I-81 Series

Syracuse’s drinking water could indirectly be contaminated by the I-81 replacement project, some officials believe

Wasim Ahmad | Staff Photographer

Skaneateles Lake and Owasco Lake are located about 20 and 30 miles southwest of Syracuse, respectively.

Syracuse’s drinking water could be indirectly contaminated by the Interstate 81 replacement project in the city, officials and residents from the Finger Lakes region said.

Some warned that Skaneateles Lake, the city’s main source of water, could be exposed to toxic material because of a truck accident, although experts said it’s unlikely a spill like the one described by multiple officials and residents would occur or drastically affect the city’s water supply.

The New York State Department of Transportation has been reviewing for years how to replace I-81 in Syracuse, which is expected to reach the end of its useful life in 2017. Recently, the state announced that a consulting firm, WSP/Parsons Brinckerhoff, would review all options for the replacement of the viaduct, including tunnel options that had previously been dismissed by the state.

Officials from areas surrounding Skaneateles Lake and Owasco Lake in interviews said the community grid option proposed by the state — which would reroute interstate traffic east around Syracuse on what is now Interstate 481 — would increase the number of long haul trucks using small state highways in their towns and villages to cut west across New York state.

Skaneateles Lake and Owasco Lake are located about 20 and 30 miles southwest of Syracuse, respectively.

The issue has been ongoing for years, said James Lanning, the town of Skaneateles supervisor. New York City garbage trucks, bringing waste to landfills in Seneca Falls, frequently use highways such as State Route 41 and 41A that run alongside Skaneateles Lake, instead of taking I-81 north to Syracuse before cutting west on Interstate 690, Lanning said.

The community grid’s proposed detour around Syracuse — and the I-81 project’s construction in the city — will only exacerbate the issue, Lanning said. The increase in truck traffic could lead to a garbage truck having an accident and dumping potentially hazardous material into the lake or the lake’s tributaries, he said.

“It would be very difficult to contain,” Lanning said, referring to a potential contamination of the lake.

But experts said this potential truck spill is unlikely to occur or, if it did, impact the drinking supply of the city.

“It’s not entirely to be discounted. But that being a primary concern of the change in traffic patterns doesn’t seem very realistic,” said Stephen Shaw, an assistant professor of environmental resources engineering at the State University of New York College of Environmental Science and Forestry.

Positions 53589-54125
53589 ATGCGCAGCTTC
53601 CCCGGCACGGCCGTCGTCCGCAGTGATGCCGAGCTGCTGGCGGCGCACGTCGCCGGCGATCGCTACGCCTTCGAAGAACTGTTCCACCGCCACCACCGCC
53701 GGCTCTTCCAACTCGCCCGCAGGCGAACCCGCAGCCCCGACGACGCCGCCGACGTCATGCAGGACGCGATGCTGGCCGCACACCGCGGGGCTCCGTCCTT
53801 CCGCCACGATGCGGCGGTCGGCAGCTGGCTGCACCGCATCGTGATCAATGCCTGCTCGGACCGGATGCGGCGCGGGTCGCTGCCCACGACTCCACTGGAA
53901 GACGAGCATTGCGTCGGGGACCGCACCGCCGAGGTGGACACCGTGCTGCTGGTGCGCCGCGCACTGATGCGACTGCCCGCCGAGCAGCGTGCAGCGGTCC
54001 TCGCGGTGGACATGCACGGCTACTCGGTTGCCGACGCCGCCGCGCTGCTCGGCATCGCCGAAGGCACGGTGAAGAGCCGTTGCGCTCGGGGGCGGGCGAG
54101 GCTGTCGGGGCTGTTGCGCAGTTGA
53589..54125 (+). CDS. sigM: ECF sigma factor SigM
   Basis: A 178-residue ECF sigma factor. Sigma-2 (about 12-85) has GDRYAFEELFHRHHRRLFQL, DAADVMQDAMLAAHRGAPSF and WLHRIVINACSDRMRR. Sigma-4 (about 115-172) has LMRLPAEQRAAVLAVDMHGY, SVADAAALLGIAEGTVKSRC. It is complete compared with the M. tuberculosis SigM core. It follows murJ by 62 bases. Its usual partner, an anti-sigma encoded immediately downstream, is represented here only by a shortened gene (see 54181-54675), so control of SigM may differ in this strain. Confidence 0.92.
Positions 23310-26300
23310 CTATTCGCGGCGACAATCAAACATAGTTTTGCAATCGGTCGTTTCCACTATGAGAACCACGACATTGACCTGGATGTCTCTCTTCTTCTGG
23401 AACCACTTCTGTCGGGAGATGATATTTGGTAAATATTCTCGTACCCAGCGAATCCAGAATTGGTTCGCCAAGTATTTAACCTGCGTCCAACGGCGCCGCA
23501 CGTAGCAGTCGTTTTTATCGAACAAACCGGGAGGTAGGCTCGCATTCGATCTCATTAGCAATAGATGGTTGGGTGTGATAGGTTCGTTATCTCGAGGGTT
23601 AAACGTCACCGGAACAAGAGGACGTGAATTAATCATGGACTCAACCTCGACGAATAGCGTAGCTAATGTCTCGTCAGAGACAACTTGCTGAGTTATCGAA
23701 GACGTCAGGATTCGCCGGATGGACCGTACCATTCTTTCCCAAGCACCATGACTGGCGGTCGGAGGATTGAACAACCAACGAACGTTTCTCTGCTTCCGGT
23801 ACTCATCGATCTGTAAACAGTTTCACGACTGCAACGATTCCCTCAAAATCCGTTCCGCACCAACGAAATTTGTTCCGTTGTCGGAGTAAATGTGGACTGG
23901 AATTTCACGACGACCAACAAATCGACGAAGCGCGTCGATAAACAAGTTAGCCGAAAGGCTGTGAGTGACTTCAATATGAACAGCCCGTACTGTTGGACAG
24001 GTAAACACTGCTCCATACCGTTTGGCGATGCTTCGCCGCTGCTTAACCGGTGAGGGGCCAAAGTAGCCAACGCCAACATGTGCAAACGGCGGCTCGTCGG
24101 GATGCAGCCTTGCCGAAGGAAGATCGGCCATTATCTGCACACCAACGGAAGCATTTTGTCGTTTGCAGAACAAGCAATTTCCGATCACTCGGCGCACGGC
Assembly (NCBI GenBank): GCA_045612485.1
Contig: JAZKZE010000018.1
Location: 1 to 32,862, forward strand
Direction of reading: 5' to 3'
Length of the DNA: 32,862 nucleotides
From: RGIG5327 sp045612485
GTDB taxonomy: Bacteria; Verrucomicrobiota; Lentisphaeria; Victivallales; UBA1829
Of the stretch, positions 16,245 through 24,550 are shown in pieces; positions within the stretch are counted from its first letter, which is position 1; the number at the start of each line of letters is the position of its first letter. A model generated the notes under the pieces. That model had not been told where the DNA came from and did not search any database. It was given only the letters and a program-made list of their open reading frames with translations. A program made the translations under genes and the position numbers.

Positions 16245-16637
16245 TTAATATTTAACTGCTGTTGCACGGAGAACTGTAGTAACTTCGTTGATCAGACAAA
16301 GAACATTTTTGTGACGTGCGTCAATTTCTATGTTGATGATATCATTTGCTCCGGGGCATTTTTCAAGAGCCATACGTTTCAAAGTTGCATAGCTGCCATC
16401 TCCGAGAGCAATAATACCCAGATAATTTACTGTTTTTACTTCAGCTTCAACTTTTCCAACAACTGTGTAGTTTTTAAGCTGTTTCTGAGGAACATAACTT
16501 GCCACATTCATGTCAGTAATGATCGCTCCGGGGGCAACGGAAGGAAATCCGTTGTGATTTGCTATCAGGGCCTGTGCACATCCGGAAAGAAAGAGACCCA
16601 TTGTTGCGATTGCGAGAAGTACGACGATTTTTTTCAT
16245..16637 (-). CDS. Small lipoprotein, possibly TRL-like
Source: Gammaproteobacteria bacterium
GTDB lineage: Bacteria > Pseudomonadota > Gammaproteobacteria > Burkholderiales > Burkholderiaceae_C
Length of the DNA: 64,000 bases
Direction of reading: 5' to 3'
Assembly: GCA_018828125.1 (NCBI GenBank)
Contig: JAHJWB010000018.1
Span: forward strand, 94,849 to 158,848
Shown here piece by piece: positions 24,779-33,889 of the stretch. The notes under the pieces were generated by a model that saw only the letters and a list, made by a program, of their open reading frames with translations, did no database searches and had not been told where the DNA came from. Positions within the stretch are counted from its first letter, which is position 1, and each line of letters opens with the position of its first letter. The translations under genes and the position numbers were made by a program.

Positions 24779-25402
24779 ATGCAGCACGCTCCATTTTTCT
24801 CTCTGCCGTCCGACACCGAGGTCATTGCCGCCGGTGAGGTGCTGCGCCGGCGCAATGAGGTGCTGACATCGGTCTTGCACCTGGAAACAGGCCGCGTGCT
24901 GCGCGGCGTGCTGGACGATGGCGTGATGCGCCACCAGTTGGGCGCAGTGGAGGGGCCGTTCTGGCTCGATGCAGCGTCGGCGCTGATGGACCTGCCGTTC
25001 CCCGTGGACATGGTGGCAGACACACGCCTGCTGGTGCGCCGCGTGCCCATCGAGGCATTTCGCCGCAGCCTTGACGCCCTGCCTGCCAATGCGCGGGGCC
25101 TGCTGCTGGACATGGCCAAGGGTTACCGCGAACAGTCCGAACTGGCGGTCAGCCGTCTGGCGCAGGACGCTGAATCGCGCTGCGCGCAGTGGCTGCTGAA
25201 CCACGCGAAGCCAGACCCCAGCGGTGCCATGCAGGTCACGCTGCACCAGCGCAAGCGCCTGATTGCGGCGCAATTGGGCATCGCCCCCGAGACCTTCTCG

Skaneateles Lake’s large size — it is approximately 16 miles long and one and a half miles wide, and has a maximum depth of 300 feet — would dilute most toxic or hazardous material, he said. If it were a river, Shaw said he might understand officials’ and residents’ concerns, with a river moving fast and not diluting the spill.

Shaw said several different events would have to happen for a significant amount of toxin to enter the Syracuse water supply. A truck carrying some hazardous material would first have to crash into the lake close to the water intake pipe near the northern end of the lake, he said. That means a truck would have to drive off State Route 20 in Skaneateles, drive over the beach, before then crashing into the water and releasing a significant amount of the material, giving city officials little time to shut off the pipe.

Ray Bromley, a professor in the State University of New York at Albany’s geography and planning department, added that he doesn’t think it’s a strong argument for officials and residents to correlate the reroute of I-81 with trucks contaminating the lake.

Skaneateles Lake has “exceptionally high” water quality, according to Syracuse’s 2015 annual drinking water quality report, which is why the lake is one of the few large surface water supplies in the United States without a filtration system. Lake water enters an intake pipe near the north end of lake and is sent to the Woodland and Westcott reservoirs, among other places, for storage on the west side of the city, where the water has “minimal treatment.”

Syracuse has been using Skaneateles Lake as its main source of water since 1894, according to the report.

Holland “Holly” Gregg III, founder of the Citizens to Preserve the Character of Skaneateles group, said his main concern isn’t a spill impacting the water supply, but the possibility of a spill influencing state officials to install a filtration system for Skaneateles Lake. Gregg estimated the filtration system would cost $100 million, with Skaneateles having to pay 10 percent of that figure.

Gregg, Lanning and Wagner all said they support the tunnel replacement option for I-81.

“There’s a real looming economic problem here, that is out there, that is very easy to just not think about,” Gregg said.

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